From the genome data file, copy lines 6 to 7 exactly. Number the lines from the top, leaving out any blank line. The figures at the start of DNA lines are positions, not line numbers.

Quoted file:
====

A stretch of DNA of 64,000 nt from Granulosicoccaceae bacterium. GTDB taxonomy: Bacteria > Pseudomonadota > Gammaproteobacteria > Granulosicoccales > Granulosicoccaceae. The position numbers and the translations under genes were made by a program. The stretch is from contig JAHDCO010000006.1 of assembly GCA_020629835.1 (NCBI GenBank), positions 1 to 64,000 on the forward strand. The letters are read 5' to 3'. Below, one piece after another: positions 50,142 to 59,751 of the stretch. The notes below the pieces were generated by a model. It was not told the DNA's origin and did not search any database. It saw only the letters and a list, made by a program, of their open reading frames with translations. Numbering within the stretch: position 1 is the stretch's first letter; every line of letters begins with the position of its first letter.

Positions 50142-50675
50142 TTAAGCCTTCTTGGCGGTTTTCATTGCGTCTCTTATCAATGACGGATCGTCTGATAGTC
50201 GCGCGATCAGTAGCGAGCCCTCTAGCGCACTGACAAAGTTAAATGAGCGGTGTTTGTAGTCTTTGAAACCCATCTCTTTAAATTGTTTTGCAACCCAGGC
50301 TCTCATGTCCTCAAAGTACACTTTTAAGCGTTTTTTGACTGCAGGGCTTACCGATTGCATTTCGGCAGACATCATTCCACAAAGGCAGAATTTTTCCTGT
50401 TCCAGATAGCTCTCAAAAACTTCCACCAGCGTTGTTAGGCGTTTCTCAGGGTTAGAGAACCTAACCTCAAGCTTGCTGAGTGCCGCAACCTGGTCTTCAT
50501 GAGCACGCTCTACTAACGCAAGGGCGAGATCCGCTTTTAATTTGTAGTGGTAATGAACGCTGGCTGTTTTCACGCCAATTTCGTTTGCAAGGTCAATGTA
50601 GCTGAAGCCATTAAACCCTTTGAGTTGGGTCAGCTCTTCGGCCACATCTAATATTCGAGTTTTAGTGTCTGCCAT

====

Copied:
50401 TCCAGATAGCTCTCAAAAACTTCCACCAGCGTTGTTAGGCGTTTCTCAGGGTTAGAGAACCTAACCTCAAGCTTGCTGAGTGCCGCAACCTGGTCTTCAT
50501 GAGCACGCTCTACTAACGCAAGGGCGAGATCCGCTTTTAATTTGTAGTGGTAATGAACGCTGGCTGTTTTCACGCCAATTTCGTTTGCAAGGTCAATGTA